I’ve been into zippered pouches lately. It all started with the purchase of a colorful zipper assortment from an Amazon.com seller, and then kind of took off. I’ve made medium-sized bags for my mother and mother-in-law, cute little boyish belt packs for a couple of Worth’s friends, a beach coin purse for myself, and this little zippered purse for a friend’s one-year-old. Somehow I only managed to snap a photo of this one. It’s fully lined with the same fabrics as the exterior and should be just right for stashing all her toddler sundries. Babies love bags, and zippers too.
I made another composition book cover like the ones I did as favors for Worth’s birthday party, this time covered in exterior decorator fabric and embellished with the recipient’s name. I like this as a gift idea because most anyone of any age could use a pretty composition book cover, whether they are headed to third grade or to a meeting.
I also got a little crafty with the idea of reusable gift bags. I saw these hefty vinyl bags at the Dollar Tree. They are the size of small gift bags, but made out of the same stuff as the reusable shopping bags. I laminated a gift tag and tied it to the bag with ribbon, then wrote the appropriate names in dry-erase marker on the tag. I’m hoping it can be regifted many times.
For Mother’s Day we used this Pinterest idea and decorated pots for the grandmothers. The big kids painted the sky and clouds, then Daphne lent her wee little footprints as the butterfly wings. I thought these turned out to be quite charming gifts and I liked that they involved all three kids.
Daphne has really been on the baby social circuit this spring. While I may not be any sort of homeschool mom socialite, I do at least leave the house dressed as a grown-up sometimes, to go to the Kentucky Oaks or out with girlfriends, or my 20th (eek!) high school reunion. Daphne doesn’t really like it when I leave the room she’s in, and I don’t really like to hook my breasts up to machinery, so my third child/path-of-least-resistance parenting strategy is to just bring her with me everywhere. It’s kind of fun–I’ve become like the Crazy Cat Lady of Babies. And Daphne has been lots of interesting places. These pictures were taken at the Oaks, which is the day of racing that happens on the day before the Kentucky Derby. Daphne and I both wore hats, in keeping with tradition, and I made a little overdress for her with her name and “Little Winner” embroidered on the front. It might be the ultimate one-use outfit, but I justified that it was made with hand-me-down fabric.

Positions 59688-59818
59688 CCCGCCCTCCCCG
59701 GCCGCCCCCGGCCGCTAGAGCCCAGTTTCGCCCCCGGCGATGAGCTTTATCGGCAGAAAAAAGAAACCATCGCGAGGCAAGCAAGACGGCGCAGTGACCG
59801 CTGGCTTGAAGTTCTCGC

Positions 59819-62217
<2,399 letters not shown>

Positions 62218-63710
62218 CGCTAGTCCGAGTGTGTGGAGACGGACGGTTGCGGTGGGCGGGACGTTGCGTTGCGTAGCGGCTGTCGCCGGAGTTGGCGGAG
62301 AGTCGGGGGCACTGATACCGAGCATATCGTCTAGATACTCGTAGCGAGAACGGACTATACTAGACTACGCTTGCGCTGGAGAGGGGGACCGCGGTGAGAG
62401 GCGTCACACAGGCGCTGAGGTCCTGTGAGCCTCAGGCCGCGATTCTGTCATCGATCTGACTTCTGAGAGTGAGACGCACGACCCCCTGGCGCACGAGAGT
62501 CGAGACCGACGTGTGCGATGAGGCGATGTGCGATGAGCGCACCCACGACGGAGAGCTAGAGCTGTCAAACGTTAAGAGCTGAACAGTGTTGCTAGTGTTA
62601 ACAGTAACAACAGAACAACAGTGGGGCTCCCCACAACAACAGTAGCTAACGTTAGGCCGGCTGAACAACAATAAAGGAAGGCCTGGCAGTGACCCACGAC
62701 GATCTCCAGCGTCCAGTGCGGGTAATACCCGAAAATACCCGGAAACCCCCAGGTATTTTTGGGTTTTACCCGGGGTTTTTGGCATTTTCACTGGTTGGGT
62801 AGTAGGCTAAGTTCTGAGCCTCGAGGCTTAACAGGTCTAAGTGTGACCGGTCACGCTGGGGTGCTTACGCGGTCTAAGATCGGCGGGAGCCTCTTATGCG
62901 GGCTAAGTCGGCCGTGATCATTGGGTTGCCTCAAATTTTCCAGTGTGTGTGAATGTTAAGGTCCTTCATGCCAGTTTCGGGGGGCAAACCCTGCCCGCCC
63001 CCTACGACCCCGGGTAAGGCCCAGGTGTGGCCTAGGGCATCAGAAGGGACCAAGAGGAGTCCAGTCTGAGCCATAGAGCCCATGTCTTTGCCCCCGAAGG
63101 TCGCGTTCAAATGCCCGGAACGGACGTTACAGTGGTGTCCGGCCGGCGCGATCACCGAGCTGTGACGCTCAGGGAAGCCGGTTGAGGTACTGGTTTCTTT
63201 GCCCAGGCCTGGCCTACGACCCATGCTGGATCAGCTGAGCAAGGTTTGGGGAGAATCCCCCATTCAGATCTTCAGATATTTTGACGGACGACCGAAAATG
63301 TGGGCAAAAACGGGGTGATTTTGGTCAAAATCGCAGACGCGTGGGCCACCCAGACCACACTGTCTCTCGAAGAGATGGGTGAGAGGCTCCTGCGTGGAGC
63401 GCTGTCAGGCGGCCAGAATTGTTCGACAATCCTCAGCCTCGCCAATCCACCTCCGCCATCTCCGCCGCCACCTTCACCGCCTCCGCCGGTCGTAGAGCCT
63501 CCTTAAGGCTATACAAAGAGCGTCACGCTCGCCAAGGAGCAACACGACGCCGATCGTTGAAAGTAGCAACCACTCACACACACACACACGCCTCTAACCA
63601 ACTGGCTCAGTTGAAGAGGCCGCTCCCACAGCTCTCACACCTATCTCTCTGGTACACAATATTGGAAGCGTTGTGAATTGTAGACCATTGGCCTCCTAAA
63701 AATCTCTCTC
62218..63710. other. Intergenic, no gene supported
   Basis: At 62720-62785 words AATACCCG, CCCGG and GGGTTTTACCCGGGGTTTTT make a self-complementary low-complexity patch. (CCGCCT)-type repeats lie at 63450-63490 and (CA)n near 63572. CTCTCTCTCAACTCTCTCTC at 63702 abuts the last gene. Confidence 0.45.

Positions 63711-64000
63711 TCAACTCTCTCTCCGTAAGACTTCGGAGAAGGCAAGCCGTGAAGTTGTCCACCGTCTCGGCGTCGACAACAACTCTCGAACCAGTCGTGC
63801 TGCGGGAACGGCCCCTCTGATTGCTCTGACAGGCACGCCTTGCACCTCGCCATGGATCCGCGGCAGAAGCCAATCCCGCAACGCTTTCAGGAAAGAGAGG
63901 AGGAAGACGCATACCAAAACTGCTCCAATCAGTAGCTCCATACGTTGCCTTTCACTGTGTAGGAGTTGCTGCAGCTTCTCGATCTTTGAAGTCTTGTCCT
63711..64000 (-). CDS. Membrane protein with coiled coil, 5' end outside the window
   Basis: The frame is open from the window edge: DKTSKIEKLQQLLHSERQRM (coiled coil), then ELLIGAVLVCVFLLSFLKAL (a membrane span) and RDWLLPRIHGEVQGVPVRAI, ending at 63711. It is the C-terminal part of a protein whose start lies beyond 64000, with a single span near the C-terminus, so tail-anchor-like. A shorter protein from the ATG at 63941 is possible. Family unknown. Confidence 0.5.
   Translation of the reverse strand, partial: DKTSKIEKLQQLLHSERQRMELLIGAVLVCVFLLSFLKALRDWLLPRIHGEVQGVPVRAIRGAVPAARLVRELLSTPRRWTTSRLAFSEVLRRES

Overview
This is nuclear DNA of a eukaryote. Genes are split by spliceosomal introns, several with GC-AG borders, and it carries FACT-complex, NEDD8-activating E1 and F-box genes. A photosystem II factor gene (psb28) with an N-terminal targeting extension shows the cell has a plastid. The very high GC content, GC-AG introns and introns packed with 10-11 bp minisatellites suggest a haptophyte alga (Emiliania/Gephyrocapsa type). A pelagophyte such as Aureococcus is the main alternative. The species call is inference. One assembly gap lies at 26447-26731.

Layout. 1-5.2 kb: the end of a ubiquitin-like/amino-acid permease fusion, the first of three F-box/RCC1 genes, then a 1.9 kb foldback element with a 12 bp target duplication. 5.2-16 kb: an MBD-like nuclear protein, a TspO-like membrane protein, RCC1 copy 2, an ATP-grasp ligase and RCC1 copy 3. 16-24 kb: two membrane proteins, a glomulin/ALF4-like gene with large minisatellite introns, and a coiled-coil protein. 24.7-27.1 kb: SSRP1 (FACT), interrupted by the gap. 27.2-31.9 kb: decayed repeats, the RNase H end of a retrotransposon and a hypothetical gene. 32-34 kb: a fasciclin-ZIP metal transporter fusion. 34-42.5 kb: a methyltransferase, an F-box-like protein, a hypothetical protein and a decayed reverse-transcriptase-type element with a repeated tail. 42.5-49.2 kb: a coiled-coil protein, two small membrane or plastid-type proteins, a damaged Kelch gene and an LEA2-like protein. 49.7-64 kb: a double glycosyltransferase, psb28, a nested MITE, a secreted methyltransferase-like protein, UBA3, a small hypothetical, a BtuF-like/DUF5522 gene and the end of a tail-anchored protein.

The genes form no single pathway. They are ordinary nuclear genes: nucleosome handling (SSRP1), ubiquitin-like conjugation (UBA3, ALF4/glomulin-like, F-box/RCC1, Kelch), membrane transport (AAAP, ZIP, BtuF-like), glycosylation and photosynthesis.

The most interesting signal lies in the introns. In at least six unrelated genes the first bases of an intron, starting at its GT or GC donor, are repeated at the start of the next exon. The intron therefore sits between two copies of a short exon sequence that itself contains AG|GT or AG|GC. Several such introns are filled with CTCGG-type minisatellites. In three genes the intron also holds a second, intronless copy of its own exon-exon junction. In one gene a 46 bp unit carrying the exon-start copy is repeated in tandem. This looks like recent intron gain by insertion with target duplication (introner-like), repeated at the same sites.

This picture was taken on Easter. I might have made dresses for the girls, but when Costco put out cute dresses in both their sizes for $15.99 each I knew that sewing their outfits would not give me as much of a thrill as jumping on that deal. It’s so hard to find store-bought matching clothes for girls so far apart! I did make my own skirt, from the “Flirty Skirt” pattern in the book Fabric-by-Fabric One-Yard Wonders, which is a companion book to the other One-Yard Wonders book I’ve blogged about before. The skirt was the first project I’ve tried from the book and I was pleased with it. It was a little hard to find 3-inch elastic, and I think if I make the skirt again I’ll just use stretchy knit for the waistband, but I was impressed that I got a whole skirt that covered my butt decently and used only one yard of fabric.
Dorothy was on an “I want to be an astronaut” kick this winter that lasted only slightly past her realization that astronauts need to study lots of math. But before it ended we read lots of cool books about planets and space, stalked the International Space Station, read a biography of Sally Ride, and had a fun solar system birthday party.
I made her a planet-printed skirt from fabric we found on Fabric.com. We bought a set of inflatable planets online that served as teaching tool and party decoration in one. It also occupied a couple hours of my big kids’ time as they experimented with the pedal air pump. I took birthday portraits of Dorothy in her party clothes, mostly at her artistic direction. (Her enthusiasm for choreographing photos exceeds her zest for math, at least at this point.)
Nana supplied the fabulous cake, as usual.
I hung the planets from the ceiling in our dining room. Sticking easy-peel hooks to the ceiling to hang the planets seemed like a great idea until I realized about halfway through that I’d not be able to raise my arms above my head again for days, because each surface has to be prepped with alcohol and then the hook has to be pressed firmly to the surface for a minute before it is set. Oh well, it’s like cheap CrossFit, right?
We handed out mini Moon Pies to our guests.
And we used cookie cutters to make star and moon cheese shapes for our snacks. I had the cheese sliced extra thick to make better shapes, but seriously over-estimated the number of cheese shapes our (mostly adult) guests would eat. The week after the party involved cheesy chicken and broccoli, cheese enchiladas, cheese-stuffed chicken breasts, and lots of cheese sandwiches in my kitchen.
Dorothy’s friends played a bean-toss planet game on our stairs. This game probably would have worked better outside on the driveway, but it was raining. All our little guests were winners; Dorothy made the prizes herself on her new sewing machine.